Category 4 Hurricane Harvey hit the Houston area August 25, 2017 and dissipated on September 3, 2017. The area had a total rainfall of 64 ½ inches.

Hurricane Harvey was an extremely destructive Atlantic hurricane, which became the first major hurricane to make landfall in the United States since Wilma in 2005. In a four-day period, many areas received more than 40 inches (100 cm) of rain as the system slowly meandered over eastern Texas and adjacent waters, causing catastrophic flooding. With peak accumulations of 64.58 in (164.0 cm), Harvey is the wettest tropical cyclone on record in the United States. The resulting floods inundated hundreds of thousands of homes, displaced more than 30,000 people, and prompted more than 17,000 rescues.

MADD was not immune to its damage.

The Houston office did sustain damage to its building. The office building was flooded and received a 1 and ½ feet of water. The MADD office sits on the 2nd floor so there was no direct flood damage to the offices however, there is damage to the building.

One month later

The pictures show what the downstairs looks like one month after the Hurricane. The sheet rock has been removed, and the mold smell is starting to dissipate. The power was out in the building for two weeks.

The MADD Houston team worked from home and even had a staff meeting at the Executive Director’s home. The staff was able to return to the building on September 11, 2017. The elevators had standing water in the elevator shafts so, needless to say, we are all being healthier by taking the stairs!

As of now, the building is being worked on daily, but it will be at least a year before the building is restored.

Many of the staff had to remain in their homes for days due to all the flooding. A few lost power. Some sustained damage to their homes, such as roof and structural damages to the walls and flooring. But, overall, the staff is able to reside in their homes while renovating. While the office was closed, victim advocates and staff reached out to victims and volunteers to check on their well-being and offered emotional support. Most of the volunteers and victims were also fortunate to have little to no damage.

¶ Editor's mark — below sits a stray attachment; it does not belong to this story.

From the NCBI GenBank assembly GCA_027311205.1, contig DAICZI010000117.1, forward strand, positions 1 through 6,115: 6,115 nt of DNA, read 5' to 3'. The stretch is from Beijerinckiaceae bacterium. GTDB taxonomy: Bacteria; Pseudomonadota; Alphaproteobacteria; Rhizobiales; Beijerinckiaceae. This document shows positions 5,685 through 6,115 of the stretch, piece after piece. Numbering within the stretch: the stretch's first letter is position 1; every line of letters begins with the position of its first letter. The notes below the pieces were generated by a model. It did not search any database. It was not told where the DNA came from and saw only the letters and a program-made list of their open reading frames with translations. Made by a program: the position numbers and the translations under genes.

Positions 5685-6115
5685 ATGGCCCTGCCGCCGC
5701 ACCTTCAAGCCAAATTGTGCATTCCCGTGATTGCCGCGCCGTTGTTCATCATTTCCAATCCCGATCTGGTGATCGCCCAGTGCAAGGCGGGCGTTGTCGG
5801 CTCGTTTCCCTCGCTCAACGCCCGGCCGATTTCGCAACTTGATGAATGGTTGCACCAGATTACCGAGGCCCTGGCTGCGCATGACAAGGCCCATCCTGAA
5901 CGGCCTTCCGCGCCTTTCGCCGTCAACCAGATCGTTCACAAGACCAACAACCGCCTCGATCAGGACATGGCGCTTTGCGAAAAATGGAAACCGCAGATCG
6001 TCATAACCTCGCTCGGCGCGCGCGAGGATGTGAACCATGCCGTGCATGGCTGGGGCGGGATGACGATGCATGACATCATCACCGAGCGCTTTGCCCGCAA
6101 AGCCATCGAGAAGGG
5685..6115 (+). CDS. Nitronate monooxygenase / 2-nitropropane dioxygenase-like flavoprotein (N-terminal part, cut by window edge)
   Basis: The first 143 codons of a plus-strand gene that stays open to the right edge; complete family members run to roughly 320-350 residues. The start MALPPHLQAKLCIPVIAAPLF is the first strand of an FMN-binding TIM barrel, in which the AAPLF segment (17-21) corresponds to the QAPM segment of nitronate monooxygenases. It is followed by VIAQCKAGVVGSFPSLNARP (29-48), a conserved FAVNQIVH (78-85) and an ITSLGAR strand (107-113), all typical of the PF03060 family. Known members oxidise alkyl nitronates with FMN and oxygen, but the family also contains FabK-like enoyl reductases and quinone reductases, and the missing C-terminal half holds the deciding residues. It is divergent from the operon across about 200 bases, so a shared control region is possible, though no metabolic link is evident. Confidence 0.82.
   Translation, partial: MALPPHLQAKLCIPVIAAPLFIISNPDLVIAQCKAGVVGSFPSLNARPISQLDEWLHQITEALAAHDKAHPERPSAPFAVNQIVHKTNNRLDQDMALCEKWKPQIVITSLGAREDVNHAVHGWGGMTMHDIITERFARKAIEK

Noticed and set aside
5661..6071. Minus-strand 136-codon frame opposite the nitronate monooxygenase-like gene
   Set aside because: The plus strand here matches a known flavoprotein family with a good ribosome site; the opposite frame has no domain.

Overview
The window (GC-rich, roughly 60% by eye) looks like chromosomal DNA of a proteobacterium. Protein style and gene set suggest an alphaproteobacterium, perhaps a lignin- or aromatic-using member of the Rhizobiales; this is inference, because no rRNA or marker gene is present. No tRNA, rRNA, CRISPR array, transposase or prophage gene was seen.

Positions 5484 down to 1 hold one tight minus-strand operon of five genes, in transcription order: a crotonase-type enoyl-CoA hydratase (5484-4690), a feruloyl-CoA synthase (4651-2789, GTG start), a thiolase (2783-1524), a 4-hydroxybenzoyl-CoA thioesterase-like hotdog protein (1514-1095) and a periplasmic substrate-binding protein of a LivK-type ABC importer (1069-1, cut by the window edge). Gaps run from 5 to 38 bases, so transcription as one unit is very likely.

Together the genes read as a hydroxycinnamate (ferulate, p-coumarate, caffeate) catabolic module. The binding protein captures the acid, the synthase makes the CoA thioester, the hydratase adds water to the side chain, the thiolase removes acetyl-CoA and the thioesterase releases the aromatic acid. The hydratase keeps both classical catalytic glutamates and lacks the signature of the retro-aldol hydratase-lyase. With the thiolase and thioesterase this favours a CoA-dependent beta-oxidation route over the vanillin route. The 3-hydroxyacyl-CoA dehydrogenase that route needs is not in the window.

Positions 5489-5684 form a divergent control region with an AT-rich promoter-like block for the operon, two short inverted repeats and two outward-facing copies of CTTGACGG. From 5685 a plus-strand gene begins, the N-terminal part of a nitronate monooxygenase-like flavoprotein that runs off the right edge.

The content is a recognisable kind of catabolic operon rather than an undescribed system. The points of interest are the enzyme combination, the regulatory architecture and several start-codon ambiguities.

However, we feel privileged to begin rebuilding. So many others lost so much more. We are eager to return to serving the victims and survivors of drunk and drugged driving as they rebuild their own lives.

Damage to courthouse also may impact victims

The Harris County Criminal Courthouse sustained severe damage. It is possible that it will not reopen until 2019. The District Courts have relocated to the Harris County Civil Courts building. They will share courtroom space. The County courts have relocated to the Harris County Family court building. They also will share space. Jury trials have been rescheduled to 2018 since there is no jury duty at this time.

The Orange County Courthouse has been moved to the Probation Department due to flooding and mold issues in the building. Other Courthouses have been gradually getting back to court as usual due to displaced people within the criminal justice system.

MADD official steps up.

Kathy Bell-Schexnaider, Victim Services Specialist, received no damage to her home. Her oldest son performed water rescues in Dickinson, Houston, Beaumont and Lumberton for a week following the hurricane.

Kathy assisted victims with evacuations issues, finding shelters for several different families in the Jefferson, Hardin, and Orange County area and offered emotional support to the victims.